This quote from Anne reiterates the point made by the previous quote. That our children will mirror back to us how we make them feel. Anne had grown cold and complacent to her parents’ feelings because she had never felt validated by them. I don’t believe this is a conscious choice that children make to spite their parents, this is a natural reaction from them. And the more we show them empathy and compassion, the more they will reciprocate it right back to us.
7. Feelings must be felt, there is no way around it
“Feelings can’t be ignored, no matter how unjust or ungrateful they seem.”
With years and decades of life we learn to believe that feelings are embarrassing, they need to be bottled up and stored away. They are a sign of weakness. In fact, it seems that the only emotions that seems acceptable is the anger of a person in a position of authority. But to a child this makes no sense. Ignoring a feeling is like ignoring a part of you. It’s something inside of you, it's in your body, in fact your body is feeling it the same way you sense physical pain or a simple touch. The feeling is here, it is real, and yet you are constantly made to feel that it isn’t important, that it’s shameful. But once again, the ever-intuitive Anne reminds that that it isn’t so.
8. Demanding blind respect from children won’t actually get you respect
“Little children such as Anne, must never, ever, correct their elders, no matter how many blunders they make or how often they let their imagination run away with them”.
Traditional parents hide behind this cover of “blind respect for parents and all grownups”. Calling it respect, or “good manners” … but it is just a front, a superficial image and has nothing to do with whether a child truly does hold the adult in high esteem or not. What Anne’s comment reveals here is that children see right through adults. They see their mistakes, they notice their slip-ups and they also know that they are forced to get in line, but it has nothing to do with respect, it is out of fear and shame that a child learns to hold their opinion back, but it comes at great cost. Children lose trust in us, we lose our ability to influence them when it truly matters, but worst of all, we make them forget their voice.
9. Talking back is a strong child’s reaction to a controlling adult
“The quarrels, the accusations, I couldn’t take it all in. I was caught off guard, and the only way I knew to keep my bearings was to talk back.”
Let me bring you another one of my favourite parenting quotes here:
“Children do well when they can”. By Dr Ross Greene.
What Anne is saying here, is that her only tool, the only communication strategy she had in her during these moments when she was pushed into a corner (even though the adults in her life probably did not realize this was how she felt) was to talk back.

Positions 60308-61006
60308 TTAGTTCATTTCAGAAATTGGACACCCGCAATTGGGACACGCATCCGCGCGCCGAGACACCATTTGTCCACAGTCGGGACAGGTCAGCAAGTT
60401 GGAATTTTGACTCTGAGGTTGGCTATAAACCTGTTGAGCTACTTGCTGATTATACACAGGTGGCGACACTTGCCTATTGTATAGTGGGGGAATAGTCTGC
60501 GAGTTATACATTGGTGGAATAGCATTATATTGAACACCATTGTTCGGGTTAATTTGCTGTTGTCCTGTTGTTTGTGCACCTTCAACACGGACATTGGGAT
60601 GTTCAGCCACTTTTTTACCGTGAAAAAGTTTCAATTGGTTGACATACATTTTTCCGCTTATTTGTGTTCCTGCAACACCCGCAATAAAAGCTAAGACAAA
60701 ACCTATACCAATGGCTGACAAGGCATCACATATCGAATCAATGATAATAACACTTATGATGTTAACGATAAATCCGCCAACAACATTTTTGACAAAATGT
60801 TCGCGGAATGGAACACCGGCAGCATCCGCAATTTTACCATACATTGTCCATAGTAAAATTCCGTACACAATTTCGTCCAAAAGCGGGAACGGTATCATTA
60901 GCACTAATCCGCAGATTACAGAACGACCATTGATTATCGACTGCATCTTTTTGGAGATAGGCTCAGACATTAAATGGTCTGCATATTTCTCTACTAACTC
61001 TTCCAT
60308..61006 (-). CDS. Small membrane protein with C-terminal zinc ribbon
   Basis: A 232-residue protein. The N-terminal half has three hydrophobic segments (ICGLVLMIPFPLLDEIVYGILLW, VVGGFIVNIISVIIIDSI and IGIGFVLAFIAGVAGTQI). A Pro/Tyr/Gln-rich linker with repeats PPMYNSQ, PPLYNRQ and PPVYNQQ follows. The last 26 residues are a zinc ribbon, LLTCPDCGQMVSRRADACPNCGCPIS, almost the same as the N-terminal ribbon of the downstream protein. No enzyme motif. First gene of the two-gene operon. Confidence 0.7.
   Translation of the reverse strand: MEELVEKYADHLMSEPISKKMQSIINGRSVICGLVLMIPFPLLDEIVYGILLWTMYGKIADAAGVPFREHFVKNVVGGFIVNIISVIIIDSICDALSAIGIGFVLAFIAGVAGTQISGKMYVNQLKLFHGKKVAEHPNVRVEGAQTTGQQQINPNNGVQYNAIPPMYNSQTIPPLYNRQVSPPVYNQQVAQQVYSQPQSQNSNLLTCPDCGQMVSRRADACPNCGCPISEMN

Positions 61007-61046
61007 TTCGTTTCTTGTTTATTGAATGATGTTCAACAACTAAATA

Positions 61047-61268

Children talk back rudely when they simply don’t know how else to respond. Which means in this case, their impulse reaction is in fact beyond their control. The high-strung environment the adults have created, is in fact, what lead to this child talking back, getting scolded for it, making her more resentful and thus increasing the cycle of opposition and talk back. If adults learn to drop shame and blame, while respecting the child, she would be less likely to talk back in a way that would be deemed rude. You can check out my blog post about the Infamous Talk-back here.
10. Journaling is an essential part of self-care
“Paper has more patience than people.”
Pen and paper… a diary… a journal… a way for her to pour out her heart, her thoughts her feelings. This was how Anne coped with all the difficulties life had thrown at her.
But journaling isn’t just for the hard times in life, journaling should be a part of a regular self-care routine, to help uncover why you react a certain way to your children or to partner, to dissect your relationship with your job or your lifestyle, to see what is blocking you from adopting better habits, or to declutter your mind and alleviate the mental burden of parenthood. These are just some of the things you can put on paper in a stream of consciousness way of journaling. And if you are still skeptical about the advantages of having a diary, here are some evidence-based benefits of journaling:
• Journaling can: Improve work performance 
• Improve well-being after traumatic events 
• Improve communication skills 
• Encourage focusing on positive outcomes in negative situations 
• Decreases emotional distress 
• Improves sleep 
I hope you enjoyed this blog post. If you appreciated Anne Frank's insights, please share this with other parents in your circle and social media!
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4. Erica B. Slotter, Deborah E. Ward. Finding the silver lining: The relative roles of redemptive narratives and cognitive reappraisal in individuals’ emotional distress after the end of a romantic relationship. Journal of Social and Personal Relationships
5. Michael K Scullin, Madison L Krueger, Hannah K Ballard, et al. The effects of bedtime writing on difficulty falling asleep: A polysomnographic study comparing to-do lists and completed activity lists. J Exp Psychol Gen. 2018 Jan;147(1):139-146.